Habitat: Borders of woods and in hedges, particularly in south of England. Common in
Features : Stem one to two feet high, freely branched, square, smoothish. Leaves
stalked, opposite, broadly ovate, coarsely serrate, wrinkled, hairy. Numerous small,
white or yellowish flowers, in loose bunches from leaf axils. Roots long, slender,
creeping. Taste and odour of lemon.
Part used: Herb. Action : Carminative, diaphoretic, tonic.
In influenza and feverish colds, to induce perspiration. Aids digestion.
Infusion of 1 ounce to 1 pint boiling water, taken freely.
Chelone glabra. N.O. Scrophulariaceae.
Synonym : Bitter Herb. Snake Head, Turtle Bloom, Turtle Head
Habitat: Common in North America.
Features : Short-stalked leaves, opposite, oblong, lanceolate. Fruits ovate, half-inch
long, bunched on short spike, two-celled, with roundish, winged, dark-centred seeds.
Very bitter taste.
Part used : Leaves.
Action : Anthelmintic, detergent, tonic.
Used in constipation, dyspepsia, debility, and children's worms.
Sometimes added to alteratives. Infusion of 1 ounce to 1 pint water in
wineglassful doses. Powdered herb, 5-10 grains.
Berberis vulgaris. N.O. Berberidaceae.
Synonym : Berberidis, Berbery, Gouan.
Habitat : Woods and hedges, also gardens.
Features : Shrub or bush, three to eight feet high. Leaves obovate, bristly serratures.
Flowers bright yellow clusters, raceme, pendulous. Berries red, oblong. Stem bark
thin, yellowish-grey externally, inner surface orange yellow, separating in layers.
Root dark brown, short fracture. Very bitter taste.
Part used : Bark, rootbark.
Action : Tonic, antiseptic, purgative.
Jaundice and other liver derangements. General debility. Regulates
digestion, corrects constipation. 1/4 teaspoonful of powdered bark, three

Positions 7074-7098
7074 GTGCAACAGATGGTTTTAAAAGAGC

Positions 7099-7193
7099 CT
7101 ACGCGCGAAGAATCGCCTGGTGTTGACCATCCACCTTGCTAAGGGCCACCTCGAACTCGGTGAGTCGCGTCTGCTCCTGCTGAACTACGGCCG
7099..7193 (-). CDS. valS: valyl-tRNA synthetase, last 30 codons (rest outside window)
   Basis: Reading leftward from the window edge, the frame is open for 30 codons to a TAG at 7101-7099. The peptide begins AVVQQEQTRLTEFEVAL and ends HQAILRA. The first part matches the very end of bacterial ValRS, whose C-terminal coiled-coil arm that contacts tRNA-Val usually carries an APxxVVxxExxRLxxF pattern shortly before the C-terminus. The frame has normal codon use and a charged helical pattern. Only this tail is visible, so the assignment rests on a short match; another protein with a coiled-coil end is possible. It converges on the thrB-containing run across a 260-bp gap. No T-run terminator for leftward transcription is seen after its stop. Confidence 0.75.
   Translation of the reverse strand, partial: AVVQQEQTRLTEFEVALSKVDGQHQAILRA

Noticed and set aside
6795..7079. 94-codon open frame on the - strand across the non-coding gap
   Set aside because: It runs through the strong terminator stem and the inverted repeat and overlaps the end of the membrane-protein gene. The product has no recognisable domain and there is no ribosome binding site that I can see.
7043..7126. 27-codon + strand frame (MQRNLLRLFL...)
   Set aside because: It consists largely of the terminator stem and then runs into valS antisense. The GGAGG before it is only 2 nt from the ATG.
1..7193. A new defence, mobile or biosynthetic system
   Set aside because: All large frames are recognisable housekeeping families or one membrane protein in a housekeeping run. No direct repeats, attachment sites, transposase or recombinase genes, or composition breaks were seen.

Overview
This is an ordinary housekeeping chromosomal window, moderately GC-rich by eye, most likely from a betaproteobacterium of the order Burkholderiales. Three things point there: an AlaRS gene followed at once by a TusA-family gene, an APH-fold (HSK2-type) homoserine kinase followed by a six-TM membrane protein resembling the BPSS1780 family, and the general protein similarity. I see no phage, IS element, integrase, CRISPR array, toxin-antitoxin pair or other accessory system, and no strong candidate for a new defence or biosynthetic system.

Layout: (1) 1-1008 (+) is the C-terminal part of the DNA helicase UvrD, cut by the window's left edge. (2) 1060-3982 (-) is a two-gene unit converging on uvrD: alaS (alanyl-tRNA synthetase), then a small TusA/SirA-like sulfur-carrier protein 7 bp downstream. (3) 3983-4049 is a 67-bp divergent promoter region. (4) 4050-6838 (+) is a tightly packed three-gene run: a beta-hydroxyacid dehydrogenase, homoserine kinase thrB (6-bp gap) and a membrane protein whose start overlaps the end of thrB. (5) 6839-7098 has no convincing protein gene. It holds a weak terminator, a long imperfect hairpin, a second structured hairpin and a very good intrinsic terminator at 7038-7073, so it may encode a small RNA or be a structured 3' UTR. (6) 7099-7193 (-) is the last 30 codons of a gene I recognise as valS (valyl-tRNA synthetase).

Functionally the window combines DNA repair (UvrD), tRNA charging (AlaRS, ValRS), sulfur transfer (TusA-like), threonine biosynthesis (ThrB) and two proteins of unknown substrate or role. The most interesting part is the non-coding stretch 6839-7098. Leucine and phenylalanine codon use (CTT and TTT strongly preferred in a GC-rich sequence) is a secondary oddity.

or four times daily.
Myrica cerifera. N.O. Myricaceae.
Synonym : Candleberry, Waxberry, Wax Myrtle.
Habitat: Near the sea in pastures and on stony soils.
Features: The bark has a white, peeling epidermis covering a hard, reddish-brown
layer beneath. It is slightly fibrous on the inner surface, and the fracture is
granular. The taste is pungent, astringent and bitter, the odour faintly aromatic.
Part used : The bark is the only part of the Bayberry shrub now used as a medicine.
Action: A powerful stimulant, astringent and tonic to the alimentary tract.
Bayberry bark is one of the most widely used agents in the herbal
practice. It figures in many of the compound powders and is the base of
the celebrated composition powder, a prescription of which will be found
in the "Herbal Formulae" section of this volume. In cases of coldness of
the extremities, chills and influenza, an infusion of 1 ounce of the
powdered bark to 1 pint of water is taken warm. This assists circulation
and promotes perspiration, especially when combined with Cayenne as in
the formula referred to above.
As an antiseptic the powder is added to poultices for application to ulcers,
sores and wounds. It also makes an excellent snuff for nasal catarrh, and
an ingredient in tooth powders, for which a prescription is given in the
section previously mentioned.
The virtues of Bayberry bark were recognized and used beneficially by the
herbalists of many generations ago. Indeed, their enthusiasm for this, as
for certain other remedies also extremely efficacious within proper limits,
led them to ascribe properties to the bark which it does not possess.
Many affections of the uterine system, fistula, and even cancer were said to yield to its influence. Even in these cases, however, Bayberry bark certainly did less harm than many of the methods employed by the more orthodox practitioners of
that time !